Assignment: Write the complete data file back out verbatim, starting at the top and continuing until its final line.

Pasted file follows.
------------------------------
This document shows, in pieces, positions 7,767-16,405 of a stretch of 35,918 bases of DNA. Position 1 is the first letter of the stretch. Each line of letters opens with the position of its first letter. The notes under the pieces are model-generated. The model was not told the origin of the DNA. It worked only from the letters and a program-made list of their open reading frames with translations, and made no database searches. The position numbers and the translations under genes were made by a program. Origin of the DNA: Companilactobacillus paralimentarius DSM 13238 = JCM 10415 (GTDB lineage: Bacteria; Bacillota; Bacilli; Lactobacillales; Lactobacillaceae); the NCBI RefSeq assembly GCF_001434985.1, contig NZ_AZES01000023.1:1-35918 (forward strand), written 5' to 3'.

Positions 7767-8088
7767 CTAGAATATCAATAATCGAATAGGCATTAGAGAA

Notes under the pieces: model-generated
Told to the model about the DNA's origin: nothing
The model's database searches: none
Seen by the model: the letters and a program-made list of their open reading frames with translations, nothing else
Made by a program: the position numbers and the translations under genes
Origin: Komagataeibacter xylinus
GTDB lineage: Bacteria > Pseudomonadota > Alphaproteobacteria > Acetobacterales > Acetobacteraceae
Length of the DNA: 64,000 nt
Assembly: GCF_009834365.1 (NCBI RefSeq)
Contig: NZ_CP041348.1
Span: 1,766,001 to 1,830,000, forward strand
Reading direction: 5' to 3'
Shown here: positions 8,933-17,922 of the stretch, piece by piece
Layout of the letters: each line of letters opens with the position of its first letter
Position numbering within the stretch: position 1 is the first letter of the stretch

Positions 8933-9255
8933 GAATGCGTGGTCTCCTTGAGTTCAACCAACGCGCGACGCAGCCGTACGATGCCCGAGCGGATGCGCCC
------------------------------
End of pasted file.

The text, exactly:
This document shows, in pieces, positions 7,767-16,405 of a stretch of 35,918 bases of DNA. Position 1 is the first letter of the stretch. Each line of letters opens with the position of its first letter. The notes under the pieces are model-generated. The model was not told the origin of the DNA. It worked only from the letters and a program-made list of their open reading frames with translations, and made no database searches. The position numbers and the translations under genes were made by a program. Origin of the DNA: Companilactobacillus paralimentarius DSM 13238 = JCM 10415 (GTDB lineage: Bacteria; Bacillota; Bacilli; Lactobacillales; Lactobacillaceae); the NCBI RefSeq assembly GCF_001434985.1, contig NZ_AZES01000023.1:1-35918 (forward strand), written 5' to 3'.

Positions 7767-8088
7767 CTAGAATATCAATAATCGAATAGGCATTAGAGAA

Notes under the pieces: model-generated
Told to the model about the DNA's origin: nothing
The model's database searches: none
Seen by the model: the letters and a program-made list of their open reading frames with translations, nothing else
Made by a program: the position numbers and the translations under genes
Origin: Komagataeibacter xylinus
GTDB lineage: Bacteria > Pseudomonadota > Alphaproteobacteria > Acetobacterales > Acetobacteraceae
Length of the DNA: 64,000 nt
Assembly: GCF_009834365.1 (NCBI RefSeq)
Contig: NZ_CP041348.1
Span: 1,766,001 to 1,830,000, forward strand
Reading direction: 5' to 3'
Shown here: positions 8,933-17,922 of the stretch, piece by piece
Layout of the letters: each line of letters opens with the position of its first letter
Position numbering within the stretch: position 1 is the first letter of the stretch

Positions 8933-9255
8933 GAATGCGTGGTCTCCTTGAGTTCAACCAACGCGCGACGCAGCCGTACGATGCCCGAGCGGATGCGCCC